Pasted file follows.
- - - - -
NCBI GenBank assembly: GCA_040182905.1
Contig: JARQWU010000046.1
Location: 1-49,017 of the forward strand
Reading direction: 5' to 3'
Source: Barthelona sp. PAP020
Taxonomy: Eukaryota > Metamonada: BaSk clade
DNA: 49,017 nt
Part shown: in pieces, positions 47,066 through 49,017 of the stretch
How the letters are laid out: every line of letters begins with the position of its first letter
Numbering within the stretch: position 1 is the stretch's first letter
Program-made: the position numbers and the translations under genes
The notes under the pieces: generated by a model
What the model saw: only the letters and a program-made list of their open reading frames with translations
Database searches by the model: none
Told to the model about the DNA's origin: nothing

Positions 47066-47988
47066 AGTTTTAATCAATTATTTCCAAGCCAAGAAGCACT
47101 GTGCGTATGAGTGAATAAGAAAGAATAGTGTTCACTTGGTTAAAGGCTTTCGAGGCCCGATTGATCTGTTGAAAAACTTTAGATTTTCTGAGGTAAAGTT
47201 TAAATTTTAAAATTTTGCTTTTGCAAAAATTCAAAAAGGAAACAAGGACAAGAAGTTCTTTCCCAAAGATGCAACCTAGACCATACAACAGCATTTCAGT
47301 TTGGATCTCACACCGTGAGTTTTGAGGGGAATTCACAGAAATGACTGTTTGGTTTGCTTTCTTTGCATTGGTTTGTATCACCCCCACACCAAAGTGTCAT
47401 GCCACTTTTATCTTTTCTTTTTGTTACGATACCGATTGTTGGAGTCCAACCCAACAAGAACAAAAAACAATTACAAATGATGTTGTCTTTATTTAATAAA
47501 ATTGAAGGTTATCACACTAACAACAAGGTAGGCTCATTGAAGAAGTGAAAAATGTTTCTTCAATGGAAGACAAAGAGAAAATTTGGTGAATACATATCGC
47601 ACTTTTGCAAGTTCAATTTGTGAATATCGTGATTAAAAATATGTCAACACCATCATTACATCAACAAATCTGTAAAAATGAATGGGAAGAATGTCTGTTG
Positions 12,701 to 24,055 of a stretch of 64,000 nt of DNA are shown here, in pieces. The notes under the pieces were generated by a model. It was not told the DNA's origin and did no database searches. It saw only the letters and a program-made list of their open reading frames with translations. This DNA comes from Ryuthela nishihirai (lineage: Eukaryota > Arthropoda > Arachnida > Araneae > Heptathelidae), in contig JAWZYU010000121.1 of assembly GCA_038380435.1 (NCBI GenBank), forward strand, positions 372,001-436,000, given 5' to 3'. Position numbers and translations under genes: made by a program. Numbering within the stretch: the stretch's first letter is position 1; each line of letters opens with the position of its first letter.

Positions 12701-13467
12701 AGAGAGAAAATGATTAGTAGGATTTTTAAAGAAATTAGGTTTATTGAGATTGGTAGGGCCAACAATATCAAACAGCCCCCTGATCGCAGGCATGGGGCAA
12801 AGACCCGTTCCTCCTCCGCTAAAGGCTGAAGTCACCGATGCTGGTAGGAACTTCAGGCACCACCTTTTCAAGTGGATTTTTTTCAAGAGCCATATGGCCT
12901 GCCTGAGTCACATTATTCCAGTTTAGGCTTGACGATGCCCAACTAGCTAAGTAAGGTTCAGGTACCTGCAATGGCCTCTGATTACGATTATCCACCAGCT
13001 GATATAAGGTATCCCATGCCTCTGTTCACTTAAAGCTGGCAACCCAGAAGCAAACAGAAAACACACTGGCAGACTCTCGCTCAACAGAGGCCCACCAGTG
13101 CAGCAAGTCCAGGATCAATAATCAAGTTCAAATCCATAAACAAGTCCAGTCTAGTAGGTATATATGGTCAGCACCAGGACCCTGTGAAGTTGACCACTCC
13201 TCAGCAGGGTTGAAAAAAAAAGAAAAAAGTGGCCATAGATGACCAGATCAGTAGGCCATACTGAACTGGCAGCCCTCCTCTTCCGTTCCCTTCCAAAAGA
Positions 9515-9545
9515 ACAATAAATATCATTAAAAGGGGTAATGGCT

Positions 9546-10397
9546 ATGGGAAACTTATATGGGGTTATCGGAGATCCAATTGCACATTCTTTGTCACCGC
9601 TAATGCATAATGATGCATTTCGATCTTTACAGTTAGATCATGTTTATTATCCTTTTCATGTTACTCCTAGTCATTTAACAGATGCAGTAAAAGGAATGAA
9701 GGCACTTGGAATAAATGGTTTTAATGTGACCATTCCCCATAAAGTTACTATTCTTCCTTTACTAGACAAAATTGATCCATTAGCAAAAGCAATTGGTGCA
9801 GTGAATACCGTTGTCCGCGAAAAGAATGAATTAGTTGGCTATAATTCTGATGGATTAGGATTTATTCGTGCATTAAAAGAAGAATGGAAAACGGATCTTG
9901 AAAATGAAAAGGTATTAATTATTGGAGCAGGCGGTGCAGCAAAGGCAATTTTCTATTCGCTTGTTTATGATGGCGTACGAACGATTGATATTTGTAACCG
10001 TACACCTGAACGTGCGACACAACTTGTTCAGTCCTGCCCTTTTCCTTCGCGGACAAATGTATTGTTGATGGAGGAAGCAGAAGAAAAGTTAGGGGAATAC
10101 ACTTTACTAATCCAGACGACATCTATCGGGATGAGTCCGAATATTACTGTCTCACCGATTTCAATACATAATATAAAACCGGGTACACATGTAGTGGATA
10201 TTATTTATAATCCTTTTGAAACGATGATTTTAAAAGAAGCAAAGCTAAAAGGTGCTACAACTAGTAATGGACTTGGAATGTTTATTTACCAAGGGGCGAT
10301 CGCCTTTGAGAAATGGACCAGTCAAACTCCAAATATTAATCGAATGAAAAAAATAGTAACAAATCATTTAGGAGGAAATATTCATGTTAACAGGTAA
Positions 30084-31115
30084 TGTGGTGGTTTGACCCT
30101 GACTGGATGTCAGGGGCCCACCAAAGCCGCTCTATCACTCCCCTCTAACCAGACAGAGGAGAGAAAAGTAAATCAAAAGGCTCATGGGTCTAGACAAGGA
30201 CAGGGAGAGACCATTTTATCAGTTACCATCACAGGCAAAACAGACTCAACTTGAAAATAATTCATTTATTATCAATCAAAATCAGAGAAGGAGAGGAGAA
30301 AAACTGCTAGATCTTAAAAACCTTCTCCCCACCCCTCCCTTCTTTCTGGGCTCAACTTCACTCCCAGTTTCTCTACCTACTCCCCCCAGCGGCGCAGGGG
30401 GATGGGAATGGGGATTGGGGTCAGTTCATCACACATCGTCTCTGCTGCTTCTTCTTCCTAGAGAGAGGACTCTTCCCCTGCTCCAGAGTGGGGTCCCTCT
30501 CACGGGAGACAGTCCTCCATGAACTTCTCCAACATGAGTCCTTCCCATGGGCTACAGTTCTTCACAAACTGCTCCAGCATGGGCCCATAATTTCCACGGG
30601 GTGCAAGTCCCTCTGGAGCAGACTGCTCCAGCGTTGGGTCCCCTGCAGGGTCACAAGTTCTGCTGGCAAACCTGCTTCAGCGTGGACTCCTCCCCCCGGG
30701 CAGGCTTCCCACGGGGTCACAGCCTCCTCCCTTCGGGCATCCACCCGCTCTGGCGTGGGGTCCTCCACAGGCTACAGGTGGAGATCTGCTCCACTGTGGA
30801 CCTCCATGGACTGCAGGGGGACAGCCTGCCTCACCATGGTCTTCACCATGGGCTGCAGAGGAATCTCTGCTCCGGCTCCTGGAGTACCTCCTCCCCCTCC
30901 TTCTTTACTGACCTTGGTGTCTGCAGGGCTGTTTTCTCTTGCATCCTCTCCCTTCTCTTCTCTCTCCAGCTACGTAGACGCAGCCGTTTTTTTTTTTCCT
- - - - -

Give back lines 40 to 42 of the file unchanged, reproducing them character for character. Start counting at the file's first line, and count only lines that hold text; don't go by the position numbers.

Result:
10001 TACACCTGAACGTGCGACACAACTTGTTCAGTCCTGCCCTTTTCCTTCGCGGACAAATGTATTGTTGATGGAGGAAGCAGAAGAAAAGTTAGGGGAATAC
10101 ACTTTACTAATCCAGACGACATCTATCGGGATGAGTCCGAATATTACTGTCTCACCGATTTCAATACATAATATAAAACCGGGTACACATGTAGTGGATA
10201 TTATTTATAATCCTTTTGAAACGATGATTTTAAAAGAAGCAAAGCTAAAAGGTGCTACAACTAGTAATGGACTTGGAATGTTTATTTACCAAGGGGCGAT